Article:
Today’s Best Teachers
I think it’s easier these days for students to find “how to fish” teachers.  Today’s most dedicated music teachers are much more apt to individualize each lesson to meet the student right where they are.  These are the teachers who are always checking out the latest “bait” like books, games, apps, etc. with which to “lure” their students.  Then they “reel them in” by tweaking whatever works and discarding what doesn’t “hook” them.  These are the teachers who watch for light bulbs to go off in the student’s mind.  They know to listen carefully when a student says something like, “Oh, I get it.  What you are explaining is sort of like ________” because they know that what gets said in the blank reveals a personalized way of learning that can be built on in future lessons.  Typically, these teachers are lifelong learners who constantly search out new ideas by attending conferences, reading trade journals, and tuning into inspirational blogs like this one. Ha!

Fisherman Teachers and Hungry Students
So what happens when creative music teachers accept students who are passionate about finding the means to personal expression?  When teachers take it upon themselves to explore the whole range of expressive tools, these lucky students come to understand that whether playing written music or improvising, they actually have artistic choices!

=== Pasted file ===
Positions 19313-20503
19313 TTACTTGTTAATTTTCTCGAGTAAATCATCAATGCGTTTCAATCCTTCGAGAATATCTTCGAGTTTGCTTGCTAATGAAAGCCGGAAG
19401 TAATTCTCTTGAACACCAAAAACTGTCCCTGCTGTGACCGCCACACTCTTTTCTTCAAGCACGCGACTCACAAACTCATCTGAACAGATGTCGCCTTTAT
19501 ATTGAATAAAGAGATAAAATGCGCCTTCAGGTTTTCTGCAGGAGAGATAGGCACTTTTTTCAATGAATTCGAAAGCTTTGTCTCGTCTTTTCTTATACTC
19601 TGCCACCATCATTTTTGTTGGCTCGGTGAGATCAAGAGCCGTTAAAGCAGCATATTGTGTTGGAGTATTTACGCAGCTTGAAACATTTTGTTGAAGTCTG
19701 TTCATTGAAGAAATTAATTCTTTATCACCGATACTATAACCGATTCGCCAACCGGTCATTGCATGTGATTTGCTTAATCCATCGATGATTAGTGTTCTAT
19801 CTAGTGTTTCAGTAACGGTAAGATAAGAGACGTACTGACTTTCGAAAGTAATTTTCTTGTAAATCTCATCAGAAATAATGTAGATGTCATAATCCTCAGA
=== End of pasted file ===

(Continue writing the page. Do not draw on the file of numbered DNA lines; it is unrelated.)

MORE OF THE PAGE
Like most teachers, the hungry student is the one I am most interested in teaching and the creative teacher is the kind of educator I strive to be.  I want my students to know that there are many ways to make music.  I want to help them discover their options by posing questions and experimenting.  I might ask, “How would this sound if you changed the texture here?” or “What about playing a snippet of the melody where you get stuck on what to improvise?” It’s a longer process but, in the end, if their interest holds and they work at it (and those are big ifs), they have a shot at becoming artists who play from a point-of-view.  That’s because rather than merely reproducing the notes on the page, these students come to understand how they came to be there in the first place.

Meet Two Fisherman in Training
Confession: I don’t do recitals. In my studio, we shoot videos as final projects instead.  At the risk of using this blog as a platform for “Looky here, aint’ my students something?” I’d like to share videos of two of my students who I believe are becoming artists. As each new generation reinvents its musical culture, these two may just have the possibility of contributing to the music of their time.  In their performances of improvised jazz standards, both of them choose and implement individualized concepts we discussed beforehand which I’ve taken the liberty of pointing out by adding captions.

1. Michael Takes Five
First, Michael Wade, age 14 who, in addition to piano, plays bass and drums and enjoys writing and recording original songs he produces himself by playing all the instruments. He chose this standard because at the time, we had been talking about the passing of Dave Brubeck who made this tune famous and because Michael happened to be practicing the scale and chords in the key of this tune (Eb minor).  He also professes to like odd time signatures (which makes finding repertory a challenge).

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2. Spencer’s Stolen Moments